"Dissatisfied with the brakes on my previous C5 and my current Z06 I set off to create the most cost efficient and highest performing brake rotor setup currently on the market"
This may seem a bit long-winded but you are getting information that has taken me three years to realize for myself. If your solution is a cheaper or more expensive alternative, I take pride in at least offering you my experience and let you know the pros and cons of each system.
The StopFORCE Solution!
On my last track day of 2002, another driver offered me the wheel of his mid 90's Twin Turbo Porsche. I was amazed at its stopping power as I continued to push the vehicle deeper and deeper than I ever thought possible. While in the car I asked him about his brake setup, and he replied by saying it was completely stock, even down to the brake fluid. I gave up valuable “seat time” in a Twin Turbo so I could pit immediately and to see this brake setup for myself. Obviously it had very large Porsche/Brembo four piston “Big Red” calipers. But it also had a very nice two-piece rotor setup. Even the track day head instructor made the comment that only Porsche and Ferrari come with an OEM brake setup necessary to withstand the type of extreme driving abuse a track can cause.
My research pointed me to Porsche rotors, and to see if they were a viable alternative to my braking problem on the Corvette. After many weeks of research I found a two piece rotor setup from Porsche that identically matched the thickness and diameter of the stock C5 front rotor. I quickly purchased them knowing I at least had found the proper rotor size. My next task was to create a rotor hat to bolt to the C5 hub. You may think it is as simple as creating a piece of metal to mount another piece of metal. IT’S NOT! I went through several iterations before finding the right material. I had originally machined the rotor hats using the same type of steel Porsche used. And they performed well for months, but the added lightness and heat dissipation of 7075 T6 aluminum proved to be a better alternative. I found the proper rotor mounting hardware, rotors and machined the custom rotor hat. The installation of these components together proved to be crucial. Torque specs, torque pattern, and high-temperature anti-seize between the mounting hardware and the hat were all very important. Balancing of the rotor individually and then high speed balancing of the rotor hat where necessary to ensure a long trouble free component life. Also, measuring brake rotor runout was necessary to eliminate any brake pedal pulse. If you have a rotor hat made like I did and just bolt on a properly sized rotor you will have rotor problems, without taking all necessary precautions. After the actual components were produced and the assembly perfected (and I do mean perfected), I had the rotor on and off my ZO6 at least 15 times before learning and developing the procedure necessary for a trouble-free install. After documenting the installation, it was time to test this setup.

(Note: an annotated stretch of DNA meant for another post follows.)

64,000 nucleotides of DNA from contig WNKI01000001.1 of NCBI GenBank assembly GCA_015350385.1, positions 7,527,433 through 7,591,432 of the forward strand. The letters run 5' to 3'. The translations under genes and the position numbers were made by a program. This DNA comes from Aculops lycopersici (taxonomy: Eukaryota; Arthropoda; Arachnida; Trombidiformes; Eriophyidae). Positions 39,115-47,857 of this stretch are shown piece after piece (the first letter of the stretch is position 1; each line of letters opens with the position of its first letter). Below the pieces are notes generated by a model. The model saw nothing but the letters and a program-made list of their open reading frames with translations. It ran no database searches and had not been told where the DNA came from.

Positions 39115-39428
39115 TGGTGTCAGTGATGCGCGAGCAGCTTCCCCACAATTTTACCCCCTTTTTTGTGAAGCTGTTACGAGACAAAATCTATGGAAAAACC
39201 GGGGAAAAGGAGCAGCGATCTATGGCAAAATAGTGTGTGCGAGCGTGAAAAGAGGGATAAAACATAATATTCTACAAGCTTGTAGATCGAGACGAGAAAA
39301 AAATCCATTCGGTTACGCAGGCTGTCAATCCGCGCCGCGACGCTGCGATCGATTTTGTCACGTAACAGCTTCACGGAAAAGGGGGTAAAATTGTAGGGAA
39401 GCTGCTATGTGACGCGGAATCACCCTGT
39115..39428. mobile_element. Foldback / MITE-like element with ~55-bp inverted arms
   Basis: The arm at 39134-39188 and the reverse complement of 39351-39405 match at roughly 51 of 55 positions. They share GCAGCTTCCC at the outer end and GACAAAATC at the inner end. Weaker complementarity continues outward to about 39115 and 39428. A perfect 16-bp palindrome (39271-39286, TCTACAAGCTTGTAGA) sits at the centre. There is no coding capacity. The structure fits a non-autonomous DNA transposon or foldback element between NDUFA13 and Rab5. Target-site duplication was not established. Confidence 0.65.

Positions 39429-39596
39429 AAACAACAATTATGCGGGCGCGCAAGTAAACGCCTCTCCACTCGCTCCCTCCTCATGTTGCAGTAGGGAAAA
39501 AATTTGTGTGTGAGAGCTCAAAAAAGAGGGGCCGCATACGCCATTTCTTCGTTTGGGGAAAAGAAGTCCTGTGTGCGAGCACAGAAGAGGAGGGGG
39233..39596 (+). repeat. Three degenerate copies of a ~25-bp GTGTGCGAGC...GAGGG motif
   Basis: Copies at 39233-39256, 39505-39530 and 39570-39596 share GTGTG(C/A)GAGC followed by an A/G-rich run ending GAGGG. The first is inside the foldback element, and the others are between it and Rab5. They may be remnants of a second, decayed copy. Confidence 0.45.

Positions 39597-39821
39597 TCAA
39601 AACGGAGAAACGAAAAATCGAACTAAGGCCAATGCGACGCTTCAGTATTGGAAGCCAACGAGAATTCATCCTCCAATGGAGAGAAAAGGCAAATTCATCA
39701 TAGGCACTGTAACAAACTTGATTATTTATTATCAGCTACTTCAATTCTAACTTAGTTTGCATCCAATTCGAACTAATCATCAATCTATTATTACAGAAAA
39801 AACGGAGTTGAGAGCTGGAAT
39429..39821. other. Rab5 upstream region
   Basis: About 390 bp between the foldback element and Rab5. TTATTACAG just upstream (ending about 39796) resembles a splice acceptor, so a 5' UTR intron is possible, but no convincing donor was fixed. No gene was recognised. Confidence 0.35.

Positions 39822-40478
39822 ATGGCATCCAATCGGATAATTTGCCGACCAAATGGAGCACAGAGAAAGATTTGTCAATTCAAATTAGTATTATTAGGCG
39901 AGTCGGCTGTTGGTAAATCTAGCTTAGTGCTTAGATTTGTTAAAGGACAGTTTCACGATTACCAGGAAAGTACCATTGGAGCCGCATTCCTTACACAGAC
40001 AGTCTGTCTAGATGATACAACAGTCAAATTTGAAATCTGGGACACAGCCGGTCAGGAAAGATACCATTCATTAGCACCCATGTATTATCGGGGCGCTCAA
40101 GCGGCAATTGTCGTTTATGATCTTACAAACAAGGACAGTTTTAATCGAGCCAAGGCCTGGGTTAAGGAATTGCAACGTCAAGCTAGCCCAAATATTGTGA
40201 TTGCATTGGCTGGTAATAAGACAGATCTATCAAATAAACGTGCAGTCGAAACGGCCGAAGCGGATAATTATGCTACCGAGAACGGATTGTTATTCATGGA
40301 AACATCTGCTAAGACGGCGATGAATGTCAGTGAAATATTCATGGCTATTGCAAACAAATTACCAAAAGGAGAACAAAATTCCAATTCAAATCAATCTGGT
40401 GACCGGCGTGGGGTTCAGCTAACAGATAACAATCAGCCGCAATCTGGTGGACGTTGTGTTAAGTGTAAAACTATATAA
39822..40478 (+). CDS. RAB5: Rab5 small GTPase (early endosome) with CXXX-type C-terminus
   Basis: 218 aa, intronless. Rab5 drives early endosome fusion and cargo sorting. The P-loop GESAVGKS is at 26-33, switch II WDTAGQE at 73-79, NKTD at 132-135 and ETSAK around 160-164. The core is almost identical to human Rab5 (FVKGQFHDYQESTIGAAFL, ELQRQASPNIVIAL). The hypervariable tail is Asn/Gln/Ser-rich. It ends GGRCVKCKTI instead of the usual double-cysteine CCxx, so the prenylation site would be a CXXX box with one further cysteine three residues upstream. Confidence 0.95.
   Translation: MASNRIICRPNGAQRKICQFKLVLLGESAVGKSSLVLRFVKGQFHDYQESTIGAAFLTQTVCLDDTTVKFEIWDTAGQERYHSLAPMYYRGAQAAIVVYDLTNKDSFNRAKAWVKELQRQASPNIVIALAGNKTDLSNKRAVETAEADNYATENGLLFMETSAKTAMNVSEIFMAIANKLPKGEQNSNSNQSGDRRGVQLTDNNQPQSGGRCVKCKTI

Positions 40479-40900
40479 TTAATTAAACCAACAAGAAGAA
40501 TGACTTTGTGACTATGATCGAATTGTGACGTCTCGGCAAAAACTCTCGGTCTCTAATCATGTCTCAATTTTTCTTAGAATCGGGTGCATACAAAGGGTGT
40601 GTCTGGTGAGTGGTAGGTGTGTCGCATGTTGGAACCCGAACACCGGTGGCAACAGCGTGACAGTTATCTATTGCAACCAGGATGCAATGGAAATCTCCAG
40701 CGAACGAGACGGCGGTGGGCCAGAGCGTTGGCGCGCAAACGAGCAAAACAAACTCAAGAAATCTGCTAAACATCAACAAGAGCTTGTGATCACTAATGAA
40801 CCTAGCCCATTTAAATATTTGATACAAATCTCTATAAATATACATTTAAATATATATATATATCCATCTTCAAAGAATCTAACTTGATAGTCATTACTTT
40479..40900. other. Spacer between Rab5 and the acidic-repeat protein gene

I participated in three trackdays and had no problems whatsoever. The setup repeatedly brought me down from triple digit speeds at Buttonwillow and Willow Springs raceway in California with no fade! The new rotor setup with Hawk EP+ brake pads proved to be a fantastic combination. So much so that I recommend these pads highly for your rotors. My three track days were no indication of long term performance, however.
Ten rotor/hat setups were produced and lent to various road racers and drag racers in my local Southern California Corvette chapter. Five of the rotor setups where hard anodized black and Five rotor setups where left bare metal color. After three months of abuse, all the rotor setups where returned on March 7th 2003. Every one of these setups came back without a single problem. The bare metal setups started to show signs of rust on the rotor hat from where they make contact with the wheel. This was expected--I just wanted to see to what degree it would happen. They also showed a fair amount of rust on the rotor hardware, but when disassembled had no rust between the rotor and the hat. The five coated kits showed signs of rust on the untreated mounting hardware but nowhere else. Also the hat itself maintained its black appearance on all but one of the kits. The kit with lightened hats came from the person who was probably the hardest of all 10 brake testers. He regularly races SCCA events in the Pacific North West. His brake hats started to lighten color and, based on expected rotor life, it would probably lighten even more before the rotor needed replacing in another 3-4 months. Because of this I decided to hard-anodize the rotor hat to the twice normal thickness, and zinc coat the mounting hardware on all production brake kits. Although I agree the bare color of metal on a black rotor hat adds to its appearance.....you’re not going to like the color of rust that appears a month down the line.
So that's my experience. You’re not going to find this kind of information on any other webpage. Here is a real life story of a problem and a final solution.